A. Judicial Immunity

To the extent that Plaintiff seeks relief against Judge Kay based on his current confinement, his claims fail. Judges are absolutely immune from liability for damages based on acts performed in their official capacities. Ashelman v. Pope, 793 F.2d 1072 (9th Cir. 1986) (en banc). Judicial immunity applies no matter how "erroneous the act may have been, and however injurious in its consequences it may have proved to the plaintiff." Id. at 1074 (citing Cleavinger v. Saxner, 474 U.S. 193 (1985) (quotations omitted)). Judicial immunity is not affected "by the motives with which their judicial acts are performed." Ashelman, 793 F.2d at 1077.

"A judge will not be deprived of immunity because the action he took was in error, was done maliciously, or was in excess of his authority; rather he will be subject to liability only when he has acted in the clear absence of all jurisdiction." Stump v. Sparkman, 435 U.S. 349, 356-57 (1978) (quotations omitted). The public policy that underlies judicial immunity is the furtherance of independent and disinterested judicial decision making. Ashelman, 793 F.2d at 1078. The Ninth Circuit broadly construes the scope of judicial immunity, which applies even if there are allegations that a judicial decision resulted from a bribe or a conspiracy. Id. Absolute immunity "is not limited to immunity from damages, but extends to actions for declaratory, injunctive and other equitable relief." Moore v. Brewster, 96 F.3d 1240, 1243 (9th Cir. 1996) (discussing federal judges' immunities).

Judicial immunity is not absolute; there is no immunity if a judge acts in the clear absence of all jurisdiction or performs an act that is not judicial in nature. Ashelman, 793 F.2d at 1075. An act is judicial in nature if it is a function normally performed by a judge. Id. To determine whether an act is judicial or non-judicial, the Ninth Circuit asks whether:

(1) the act is a normal judicial function; (2) the events occurred in the judge's chambers; (3) the controversy centered around a case then pending before the judge; and (4) the events at issue arose directly and immediately out of a confrontation with the judge in his or her official capacity.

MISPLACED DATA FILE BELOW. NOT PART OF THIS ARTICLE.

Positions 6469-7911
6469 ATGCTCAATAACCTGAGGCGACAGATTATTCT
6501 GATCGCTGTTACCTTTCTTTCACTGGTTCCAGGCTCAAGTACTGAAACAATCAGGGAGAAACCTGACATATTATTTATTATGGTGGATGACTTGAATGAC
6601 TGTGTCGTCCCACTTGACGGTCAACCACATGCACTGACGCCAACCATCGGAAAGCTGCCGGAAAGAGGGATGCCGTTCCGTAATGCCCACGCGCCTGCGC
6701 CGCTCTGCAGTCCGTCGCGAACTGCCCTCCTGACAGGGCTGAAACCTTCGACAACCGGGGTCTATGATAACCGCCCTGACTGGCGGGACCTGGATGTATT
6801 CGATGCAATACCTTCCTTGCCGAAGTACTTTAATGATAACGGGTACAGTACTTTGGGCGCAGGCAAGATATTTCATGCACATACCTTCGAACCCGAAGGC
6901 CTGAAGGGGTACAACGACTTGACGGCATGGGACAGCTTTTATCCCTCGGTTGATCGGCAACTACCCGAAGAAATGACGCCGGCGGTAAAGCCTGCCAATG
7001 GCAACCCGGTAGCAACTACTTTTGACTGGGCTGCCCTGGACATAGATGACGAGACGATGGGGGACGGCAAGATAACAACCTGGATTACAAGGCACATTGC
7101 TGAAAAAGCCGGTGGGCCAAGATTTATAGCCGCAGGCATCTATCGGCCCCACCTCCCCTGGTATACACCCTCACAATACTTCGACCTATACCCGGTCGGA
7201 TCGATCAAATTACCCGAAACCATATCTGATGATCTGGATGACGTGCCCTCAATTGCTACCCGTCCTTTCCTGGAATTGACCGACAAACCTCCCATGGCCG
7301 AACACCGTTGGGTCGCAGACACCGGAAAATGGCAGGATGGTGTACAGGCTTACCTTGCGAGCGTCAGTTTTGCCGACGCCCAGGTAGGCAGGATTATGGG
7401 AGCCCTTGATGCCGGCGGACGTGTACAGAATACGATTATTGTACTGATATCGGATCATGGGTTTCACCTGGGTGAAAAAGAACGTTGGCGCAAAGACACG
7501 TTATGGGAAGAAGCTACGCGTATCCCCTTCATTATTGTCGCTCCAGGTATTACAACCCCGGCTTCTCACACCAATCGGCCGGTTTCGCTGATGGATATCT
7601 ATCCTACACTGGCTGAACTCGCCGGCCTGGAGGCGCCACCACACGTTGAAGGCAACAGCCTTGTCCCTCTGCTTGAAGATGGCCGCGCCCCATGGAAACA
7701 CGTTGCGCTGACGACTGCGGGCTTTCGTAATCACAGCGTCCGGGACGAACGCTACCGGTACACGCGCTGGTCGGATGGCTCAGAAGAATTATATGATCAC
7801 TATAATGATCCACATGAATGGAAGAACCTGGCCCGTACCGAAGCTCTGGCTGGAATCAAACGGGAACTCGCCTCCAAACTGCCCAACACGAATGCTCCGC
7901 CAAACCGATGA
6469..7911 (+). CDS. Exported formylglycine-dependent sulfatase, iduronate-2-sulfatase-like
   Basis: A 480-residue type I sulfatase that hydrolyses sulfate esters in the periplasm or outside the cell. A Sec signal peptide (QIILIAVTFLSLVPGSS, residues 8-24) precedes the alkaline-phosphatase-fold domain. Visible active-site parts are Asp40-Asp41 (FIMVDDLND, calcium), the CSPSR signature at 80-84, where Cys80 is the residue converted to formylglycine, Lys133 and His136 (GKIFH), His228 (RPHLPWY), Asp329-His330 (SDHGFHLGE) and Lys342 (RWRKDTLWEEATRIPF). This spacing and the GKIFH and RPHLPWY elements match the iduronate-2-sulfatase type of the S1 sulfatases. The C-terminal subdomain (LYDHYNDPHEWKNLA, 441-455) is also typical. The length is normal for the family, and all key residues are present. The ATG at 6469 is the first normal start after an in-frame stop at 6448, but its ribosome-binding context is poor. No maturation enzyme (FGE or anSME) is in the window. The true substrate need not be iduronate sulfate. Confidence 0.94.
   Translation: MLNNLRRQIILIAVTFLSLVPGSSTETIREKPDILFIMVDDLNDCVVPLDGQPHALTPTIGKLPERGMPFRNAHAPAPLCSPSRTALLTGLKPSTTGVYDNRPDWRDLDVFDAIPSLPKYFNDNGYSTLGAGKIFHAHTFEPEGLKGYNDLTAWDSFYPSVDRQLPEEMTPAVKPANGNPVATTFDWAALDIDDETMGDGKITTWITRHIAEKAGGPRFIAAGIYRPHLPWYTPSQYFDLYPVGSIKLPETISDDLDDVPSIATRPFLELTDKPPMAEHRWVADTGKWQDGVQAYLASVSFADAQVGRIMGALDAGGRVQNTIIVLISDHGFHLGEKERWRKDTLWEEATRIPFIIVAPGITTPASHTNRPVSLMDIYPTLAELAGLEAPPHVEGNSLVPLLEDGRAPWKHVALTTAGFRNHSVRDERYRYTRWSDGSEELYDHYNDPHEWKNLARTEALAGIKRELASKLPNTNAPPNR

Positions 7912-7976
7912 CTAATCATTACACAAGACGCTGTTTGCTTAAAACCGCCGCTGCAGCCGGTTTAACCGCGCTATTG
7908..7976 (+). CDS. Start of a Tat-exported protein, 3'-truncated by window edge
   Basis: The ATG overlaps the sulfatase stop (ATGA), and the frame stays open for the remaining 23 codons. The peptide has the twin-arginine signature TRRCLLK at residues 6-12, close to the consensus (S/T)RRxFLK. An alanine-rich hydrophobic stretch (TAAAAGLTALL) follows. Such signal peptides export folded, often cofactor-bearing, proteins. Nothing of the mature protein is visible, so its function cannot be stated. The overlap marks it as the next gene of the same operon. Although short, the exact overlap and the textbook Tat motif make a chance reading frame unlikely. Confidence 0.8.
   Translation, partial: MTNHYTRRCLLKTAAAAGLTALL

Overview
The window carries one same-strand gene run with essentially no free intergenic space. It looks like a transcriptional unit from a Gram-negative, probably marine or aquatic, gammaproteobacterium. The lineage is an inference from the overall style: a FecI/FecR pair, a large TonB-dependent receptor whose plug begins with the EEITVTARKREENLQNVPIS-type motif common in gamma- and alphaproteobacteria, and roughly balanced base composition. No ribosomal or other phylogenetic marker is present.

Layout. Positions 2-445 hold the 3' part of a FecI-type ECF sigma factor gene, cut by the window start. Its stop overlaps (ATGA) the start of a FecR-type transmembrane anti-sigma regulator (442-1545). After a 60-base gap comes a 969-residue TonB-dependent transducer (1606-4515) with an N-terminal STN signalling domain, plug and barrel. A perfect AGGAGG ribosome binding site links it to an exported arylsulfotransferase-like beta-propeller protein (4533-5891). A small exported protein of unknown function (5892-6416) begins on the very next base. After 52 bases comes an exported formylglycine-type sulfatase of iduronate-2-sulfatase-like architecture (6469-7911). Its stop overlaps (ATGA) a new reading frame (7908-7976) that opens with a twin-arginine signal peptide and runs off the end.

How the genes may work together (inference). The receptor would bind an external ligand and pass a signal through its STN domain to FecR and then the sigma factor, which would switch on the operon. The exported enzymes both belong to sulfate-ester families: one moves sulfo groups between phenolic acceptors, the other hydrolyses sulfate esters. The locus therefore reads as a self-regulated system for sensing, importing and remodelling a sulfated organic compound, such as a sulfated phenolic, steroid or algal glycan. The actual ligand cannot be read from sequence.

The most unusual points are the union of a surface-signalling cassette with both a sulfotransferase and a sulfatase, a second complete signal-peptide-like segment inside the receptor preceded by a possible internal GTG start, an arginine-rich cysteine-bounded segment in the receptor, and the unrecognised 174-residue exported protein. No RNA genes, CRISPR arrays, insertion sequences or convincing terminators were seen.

In re Complaint of Judicial Misconduct, 366 F.3d 963, 965 (9th Cir. 2004).

Judge Kay acted within his official judicial capacity when he presided over Plaintiff's numerous revocation proceedings in 1:92-cr-001199. To the extent that Plaintiff challenges these core judicial functions, and this is unclear from the Complaint, Plaintiff's claims are barred by the doctrine of judicial immunity.

B. Heck v. Humphrey

To the extent that Plaintiff is seeking damages against Judge Kay relating to his 2011 revocation proceedings, those claims are barred by the doctrine set forth in Heck v. Humphrey, 512 U.S. 477 (1994).

"[T]o recover damages for an allegedly unconstitutional conviction or imprisonment, or for other harm caused by actions whose unlawfulness would render a conviction or sentence invalid, a § 1983 plaintiff must prove that the conviction or sentence has been reversed on direct appeal, expunged by executive order, declared invalid by a state tribunal authorized to make such determination, or called into question by a federal court's issuance of a writ of habeas corpus[.]" Id. 512 U.S. at 486-87.

Any determination that Judge Kay or Plaintiff's attorney acted improperly at his revocation proceedings would call into question Plaintiff's continuing incarceration. Plaintiff's sentence has not been reversed, expunged, declared invalid, or otherwise set aside. Plaintiff's claims regarding his revocation proceedings are barred under Heck v. Humphrey, 512 U.S. 477 (1994), fail to state a claim, and are DISMISSED.

C. 28 U.S.C. § 2255

To the extent that Plaintiff is challenging the 2011 revocation of conditional release proceedings, he must do so by filing a motion pursuant to 28 U.S.C. § 2255. Harrison v. Ollison, 519 F.3d 952, 954 (9th Cir. 2008). Judge Mollway explained this procedure to Plaintiff in 1:11-cv-00455 and gave him ample time to respond to her Order of Clarification. As noted, Plaintiff's appeal of Judge Mollway's decision is currently pending before the appellate court.

D. 28 U.S.C. § 1915(g)

Plaintiff's Complaint is DISMISSED pursuant to 28 U.S.C. §§ 1915(e)(2) & 1915A(b), for failure to state a claim. Amendment is futile and this dismissal is with prejudice and without leave to amend. Plaintiff's in forma pauperis application is DENIED. See 28 U.S.C. § 1915(e)(2)(B)(i)-(ii);

O'Loughlin v. Doe, 920 F.2d 614, 616 (9th Cir. 1990) (finding that the court may deny an IFP application when it finds the complaint is frivolous or fails to state a claim).

Plaintiff is notified that, pursuant to 28 U.S.C. § 1915(g), a prisoner may not bring a civil action or appeal a civil judgment under 28 U.S.C. § 1915 "if the prisoner has, on 3 or more prior occasions, while incarcerated or detained in any facility, brought an action or appeal in a court of the United States that was dismissed on the grounds that it is frivolous, malicious, or fails to state a claim upon which relief may be granted, unless the prisoner is under imminent danger of serious physical injury." This dismissal may constitute a strike under 28 U.S.C. § 1915(g).



(1) The Complaint is DISMISSED with prejudice for failure to state a claim. See 28 U.S.C. § 1915(e)(2)(b) & 1915A(b)(1).

(2) Plaintiff's in forma pauperis request is DENIED.

(3) The Clerk of Court is DIRECTED to terminate this case and note on the docket that this case may constitute a strike pursuant to 28 U.S.C. § 1915(g).


Helen Gillmor